Saudi Aramco

Colossal oil

1 minute read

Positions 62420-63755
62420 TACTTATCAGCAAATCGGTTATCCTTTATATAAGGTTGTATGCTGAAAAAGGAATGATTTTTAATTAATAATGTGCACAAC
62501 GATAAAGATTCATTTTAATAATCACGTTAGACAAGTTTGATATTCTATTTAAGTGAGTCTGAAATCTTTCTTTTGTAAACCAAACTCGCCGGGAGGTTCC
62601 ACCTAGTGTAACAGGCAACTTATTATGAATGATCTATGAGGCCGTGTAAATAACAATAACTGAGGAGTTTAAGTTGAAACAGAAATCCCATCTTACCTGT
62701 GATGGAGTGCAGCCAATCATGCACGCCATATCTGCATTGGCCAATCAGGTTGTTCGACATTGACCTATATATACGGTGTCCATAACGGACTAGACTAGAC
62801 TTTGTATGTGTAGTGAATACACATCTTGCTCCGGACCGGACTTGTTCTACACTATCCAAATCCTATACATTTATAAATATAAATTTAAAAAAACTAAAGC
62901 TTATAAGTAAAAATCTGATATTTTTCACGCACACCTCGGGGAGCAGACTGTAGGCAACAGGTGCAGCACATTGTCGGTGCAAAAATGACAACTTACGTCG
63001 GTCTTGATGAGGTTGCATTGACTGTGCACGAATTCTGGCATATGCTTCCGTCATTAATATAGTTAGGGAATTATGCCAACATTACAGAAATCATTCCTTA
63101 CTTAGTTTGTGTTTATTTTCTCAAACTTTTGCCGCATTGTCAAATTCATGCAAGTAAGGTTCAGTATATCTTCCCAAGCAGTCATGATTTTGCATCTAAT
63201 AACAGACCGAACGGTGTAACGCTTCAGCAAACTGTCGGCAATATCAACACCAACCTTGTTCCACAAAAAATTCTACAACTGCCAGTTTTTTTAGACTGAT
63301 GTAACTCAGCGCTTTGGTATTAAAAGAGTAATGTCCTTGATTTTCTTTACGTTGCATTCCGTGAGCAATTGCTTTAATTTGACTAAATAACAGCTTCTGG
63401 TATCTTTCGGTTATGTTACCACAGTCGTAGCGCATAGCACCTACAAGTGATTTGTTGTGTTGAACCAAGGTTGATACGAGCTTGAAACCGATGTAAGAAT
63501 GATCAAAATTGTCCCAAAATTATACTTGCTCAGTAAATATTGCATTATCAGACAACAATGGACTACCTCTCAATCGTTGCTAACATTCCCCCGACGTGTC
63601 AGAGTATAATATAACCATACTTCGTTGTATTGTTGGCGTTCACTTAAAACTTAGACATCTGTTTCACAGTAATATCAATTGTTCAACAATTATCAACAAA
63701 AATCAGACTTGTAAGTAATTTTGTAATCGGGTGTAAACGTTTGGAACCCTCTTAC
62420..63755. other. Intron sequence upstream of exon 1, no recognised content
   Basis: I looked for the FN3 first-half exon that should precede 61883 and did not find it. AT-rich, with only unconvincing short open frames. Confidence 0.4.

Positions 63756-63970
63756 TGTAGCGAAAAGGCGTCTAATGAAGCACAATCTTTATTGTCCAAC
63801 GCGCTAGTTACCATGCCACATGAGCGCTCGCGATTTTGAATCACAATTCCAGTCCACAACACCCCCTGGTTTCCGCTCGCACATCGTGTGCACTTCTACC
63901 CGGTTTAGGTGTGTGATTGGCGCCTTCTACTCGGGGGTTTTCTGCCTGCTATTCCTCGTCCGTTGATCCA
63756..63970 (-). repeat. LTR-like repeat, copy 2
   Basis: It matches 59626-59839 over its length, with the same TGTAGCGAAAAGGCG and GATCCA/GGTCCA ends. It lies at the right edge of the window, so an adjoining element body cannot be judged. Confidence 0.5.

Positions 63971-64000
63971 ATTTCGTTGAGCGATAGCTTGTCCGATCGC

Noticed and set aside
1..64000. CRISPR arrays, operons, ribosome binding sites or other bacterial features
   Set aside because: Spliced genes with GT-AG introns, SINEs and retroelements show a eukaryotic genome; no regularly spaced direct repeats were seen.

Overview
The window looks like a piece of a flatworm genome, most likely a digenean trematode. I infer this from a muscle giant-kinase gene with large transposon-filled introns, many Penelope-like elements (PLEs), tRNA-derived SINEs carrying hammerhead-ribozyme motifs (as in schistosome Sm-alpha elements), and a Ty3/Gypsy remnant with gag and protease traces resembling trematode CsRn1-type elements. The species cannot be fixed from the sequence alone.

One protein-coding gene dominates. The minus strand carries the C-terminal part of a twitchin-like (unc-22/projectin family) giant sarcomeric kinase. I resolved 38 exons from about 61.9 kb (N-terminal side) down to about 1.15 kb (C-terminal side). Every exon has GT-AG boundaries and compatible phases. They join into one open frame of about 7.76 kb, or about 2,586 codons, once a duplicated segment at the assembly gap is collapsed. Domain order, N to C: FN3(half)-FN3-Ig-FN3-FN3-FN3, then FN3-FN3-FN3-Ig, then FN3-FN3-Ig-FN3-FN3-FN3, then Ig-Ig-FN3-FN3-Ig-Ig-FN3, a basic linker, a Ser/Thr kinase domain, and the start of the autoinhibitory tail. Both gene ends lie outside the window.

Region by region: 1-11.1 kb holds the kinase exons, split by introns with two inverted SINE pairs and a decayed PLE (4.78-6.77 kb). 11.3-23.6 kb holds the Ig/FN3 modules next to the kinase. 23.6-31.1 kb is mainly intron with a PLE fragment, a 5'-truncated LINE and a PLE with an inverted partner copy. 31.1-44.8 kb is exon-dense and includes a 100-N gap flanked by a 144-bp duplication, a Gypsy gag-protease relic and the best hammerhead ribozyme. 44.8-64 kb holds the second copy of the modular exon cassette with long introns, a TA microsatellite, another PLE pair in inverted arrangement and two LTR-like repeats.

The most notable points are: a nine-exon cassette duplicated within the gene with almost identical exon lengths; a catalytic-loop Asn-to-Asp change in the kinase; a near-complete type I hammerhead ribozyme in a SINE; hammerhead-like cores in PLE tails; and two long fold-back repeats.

Big Oil often suggests ExxonMobil or Chevron. But Saudi Arabia’s $1.9-trillion giant dwarfs all its competitors, pumping nearly 1 in every 11 barrels of oil the world uses, and in 2022 booking more profits than any other company yet. Despite falling revenues, this year Aramco plans to transfer about $124 billion to the government and its sovereign wealth fund—money plowed into the Crown Prince Mohammed Bin Salman’s futuristic urban projects, megacontracts with sports icons, investments in U.S. tech, and much else. In April, BlackRock, the world’s biggest asset manager, on whose board Aramco CEO Amin Nasser sits, announced a new $5 billion Saudi investment firm. All this gives MBS rare global leverage, as the world reels from inflation and the wars in Ukraine and Gaza. More than four years after President Joe Biden vowed to make Saudi Arabia a “pariah,” Secretary of State Antony Blinken has traveled to the kingdom five times since Oct. 7, seeking MBS’s help in negotiating peace. So long as Aramco keeps pumping millions of barrels a day, such leverage is unlikely to weaken.

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